Bolognese Beginnings

Tonight and last night have been the first signs that summer is ending.  (Thank God).  These are the first nights that I can close my bedroom window instead of having to leave it open, hoping to get a little breeze, but instead just hearing the insanely loud garbage truck violently shaking out the empty wine bottles from the canister in front of the wine bar down the street at 3:30 am.  This means no more sweating as I walk to school, no more fanning myself as I sit in the living room on the weekend, glued to the couch and sedated by the humidity.  I hear the wind and rain are equally as debilitating in the winter, but for now I’m ready for fall.

my room

bolognese bedroom

I’ve had one full week of classes, meaning that I’ve already learned (supposedly) one quarter of a semester’s worth of microeconomics.  I’m well on my way to being able to comfortably calculate scary-looking economic functions.  That’s right, I actually got the calculus questions right on the math diagnostic quiz.  Although I was initially unsure of my capacity to comfortably link math with economic theory, I think that actual application of functions is what might finally help me understand math… hopefully in a way that doesn’t just slip right back out of my ears, like math tends to do.

Along with the econ comes the survival Italian.  As in, “Ciao!  Mi chiamo Emilie.  Sonno americana dalla California.  E tu?”  As my mother said, this is always the beginning.  I can already tell that one of my econ procrastination methods will be to study Italian instead.  I’ve been devising new methods of guilt-free procrastination, such as studying Italian or reading the NY times or cleaning my room because I can still claim that I’m doing something productive.  My least productive, but most enjoyable way to procrastinate is gastronomically.

on the way to school

on the way to school

One of the best parts about discovering Bologna is the food.  There is a restaurant directly across the street from our apartment that has a delicious daily menu for (relatively) good prices.  Last week I had the most amazing cylindrical gnocchi in a cream sauce, tossed with fresh arugula.  We also shared a litre of wine for 7 euros.  The wine here is pretty incredible.  The region seems to be well-known for its Sangiovese, and spending 5 euros on a bottle of local wine is enough to give you something smooth and delicious.  So far, I’ve never been anywhere where the wine has been so consistently good for such good prices (although someone really pushed it at a get together this weekend when they brought a bottle with a twist-off top).  Back to the food…  last night we splurged on a fancy dinner that included shared appetizers of red snapper and grilled vegetables, creamy risotto, and….  veal tongue.  Yes, I finally ate veal and it was delicious.  Cameroon has definitely positively affected my willingness to try new things.  For the main course I had steak tartar with local mushrooms.  I only wish I had more dispensable income to throw at these places.  There is so much you can eat and it is all so fresh and delicious.  Sigh.  I know, my life is so hard.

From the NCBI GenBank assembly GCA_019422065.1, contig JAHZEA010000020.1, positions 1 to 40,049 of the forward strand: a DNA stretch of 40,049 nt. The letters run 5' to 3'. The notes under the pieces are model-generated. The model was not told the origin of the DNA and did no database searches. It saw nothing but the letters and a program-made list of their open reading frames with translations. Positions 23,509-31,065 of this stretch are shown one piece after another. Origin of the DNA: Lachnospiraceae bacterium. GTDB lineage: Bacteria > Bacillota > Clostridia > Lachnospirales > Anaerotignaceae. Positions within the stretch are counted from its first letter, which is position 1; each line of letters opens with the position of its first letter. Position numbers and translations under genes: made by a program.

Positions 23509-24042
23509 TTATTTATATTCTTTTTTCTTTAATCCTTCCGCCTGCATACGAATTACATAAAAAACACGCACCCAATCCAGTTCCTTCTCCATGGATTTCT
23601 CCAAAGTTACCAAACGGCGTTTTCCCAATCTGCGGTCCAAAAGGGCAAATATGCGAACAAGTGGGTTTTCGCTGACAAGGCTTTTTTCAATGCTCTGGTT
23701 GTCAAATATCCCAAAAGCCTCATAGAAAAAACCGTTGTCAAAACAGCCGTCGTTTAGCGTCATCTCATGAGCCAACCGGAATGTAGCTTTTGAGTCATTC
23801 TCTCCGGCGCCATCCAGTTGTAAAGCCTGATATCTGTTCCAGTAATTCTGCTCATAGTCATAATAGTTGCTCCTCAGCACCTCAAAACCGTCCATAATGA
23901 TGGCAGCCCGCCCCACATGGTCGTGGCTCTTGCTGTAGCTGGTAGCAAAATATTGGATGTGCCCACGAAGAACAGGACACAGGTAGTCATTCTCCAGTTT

raquel and emilie, off to a dinner party

raquel and emilie, off to a dinner party

This weekend, I went to Ravenna, a city famous for its beautiful mosaics dating back to the Byzantines in 500 AD.  They were absolutely beautiful.  I’ve never seen anything like them.  Being in Cameroon for so long made me forget how much I love art.  I was surprisingly moved when we walked into a mausoleum where the whole ceiling was covered with mosaic stars.  Florence and Cinque Terre are only train rides away.  One weekend soon…

the empress theodora in ravenna

the empress theodora in ravenna

Now, I just need to find a way to smoothly integrate studying, socializing, feasting, traveling, and working (the last one to hopefully balance the two right before), and still get eight hours of sleep a night.  Maybe not possible.  At least I can substitute sleep with perfectly crafted cappucini.  Yes, in case you were wondering, the plural of cappucino is cappucini and one grilled sandwich is actually a panino.  Don’t worry, I will talk a lot more about food in the future and try to keep the econ references to a minimum.

Side note:  Today I taught someone the Oscar Meyer Bologna song.  I hope to do this much more frequently in the future.

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~ by Emilie on September 6, 2009.

2 Responses to “Bolognese Beginnings”

  1. yeah, but I wanna know if you’ve had pizza yet!

  2. You are making me HUNGRY.

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